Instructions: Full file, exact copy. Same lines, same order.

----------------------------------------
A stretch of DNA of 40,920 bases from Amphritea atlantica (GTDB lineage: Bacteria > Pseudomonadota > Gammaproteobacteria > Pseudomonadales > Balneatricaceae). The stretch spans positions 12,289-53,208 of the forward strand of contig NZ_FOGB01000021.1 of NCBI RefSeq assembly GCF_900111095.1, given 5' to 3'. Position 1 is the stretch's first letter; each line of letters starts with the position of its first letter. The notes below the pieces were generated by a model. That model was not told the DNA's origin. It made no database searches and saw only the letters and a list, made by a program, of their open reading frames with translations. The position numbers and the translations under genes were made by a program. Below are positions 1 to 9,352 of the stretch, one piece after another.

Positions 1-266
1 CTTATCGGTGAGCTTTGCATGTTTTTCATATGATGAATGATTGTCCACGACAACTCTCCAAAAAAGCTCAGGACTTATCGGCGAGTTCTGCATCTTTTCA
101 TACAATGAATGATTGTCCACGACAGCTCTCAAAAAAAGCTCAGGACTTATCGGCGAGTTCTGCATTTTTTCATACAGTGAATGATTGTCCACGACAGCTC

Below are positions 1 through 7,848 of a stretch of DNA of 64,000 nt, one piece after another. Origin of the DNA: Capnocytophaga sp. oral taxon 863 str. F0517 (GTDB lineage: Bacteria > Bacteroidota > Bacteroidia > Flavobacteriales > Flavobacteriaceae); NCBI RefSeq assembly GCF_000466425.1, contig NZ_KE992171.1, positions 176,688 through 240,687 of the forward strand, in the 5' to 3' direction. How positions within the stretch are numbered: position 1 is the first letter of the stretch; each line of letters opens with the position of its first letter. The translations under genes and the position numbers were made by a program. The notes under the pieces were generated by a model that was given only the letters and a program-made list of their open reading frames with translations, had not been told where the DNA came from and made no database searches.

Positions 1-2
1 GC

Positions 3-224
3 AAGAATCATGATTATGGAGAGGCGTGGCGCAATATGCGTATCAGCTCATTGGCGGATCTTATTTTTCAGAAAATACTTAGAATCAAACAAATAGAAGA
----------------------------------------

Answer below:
A stretch of DNA of 40,920 bases from Amphritea atlantica (GTDB lineage: Bacteria > Pseudomonadota > Gammaproteobacteria > Pseudomonadales > Balneatricaceae). The stretch spans positions 12,289-53,208 of the forward strand of contig NZ_FOGB01000021.1 of NCBI RefSeq assembly GCF_900111095.1, given 5' to 3'. Position 1 is the stretch's first letter; each line of letters starts with the position of its first letter. The notes below the pieces were generated by a model. That model was not told the DNA's origin. It made no database searches and saw only the letters and a list, made by a program, of their open reading frames with translations. The position numbers and the translations under genes were made by a program. Below are positions 1 to 9,352 of the stretch, one piece after another.

Positions 1-266
1 CTTATCGGTGAGCTTTGCATGTTTTTCATATGATGAATGATTGTCCACGACAACTCTCCAAAAAAGCTCAGGACTTATCGGCGAGTTCTGCATCTTTTCA
101 TACAATGAATGATTGTCCACGACAGCTCTCAAAAAAAGCTCAGGACTTATCGGCGAGTTCTGCATTTTTTCATACAGTGAATGATTGTCCACGACAGCTC

Below are positions 1 through 7,848 of a stretch of DNA of 64,000 nt, one piece after another. Origin of the DNA: Capnocytophaga sp. oral taxon 863 str. F0517 (GTDB lineage: Bacteria > Bacteroidota > Bacteroidia > Flavobacteriales > Flavobacteriaceae); NCBI RefSeq assembly GCF_000466425.1, contig NZ_KE992171.1, positions 176,688 through 240,687 of the forward strand, in the 5' to 3' direction. How positions within the stretch are numbered: position 1 is the first letter of the stretch; each line of letters opens with the position of its first letter. The translations under genes and the position numbers were made by a program. The notes under the pieces were generated by a model that was given only the letters and a program-made list of their open reading frames with translations, had not been told where the DNA came from and made no database searches.

Positions 1-2
1 GC

Positions 3-224
3 AAGAATCATGATTATGGAGAGGCGTGGCGCAATATGCGTATCAGCTCATTGGCGGATCTTATTTTTCAGAAAATACTTAGAATCAAACAAATAGAAGA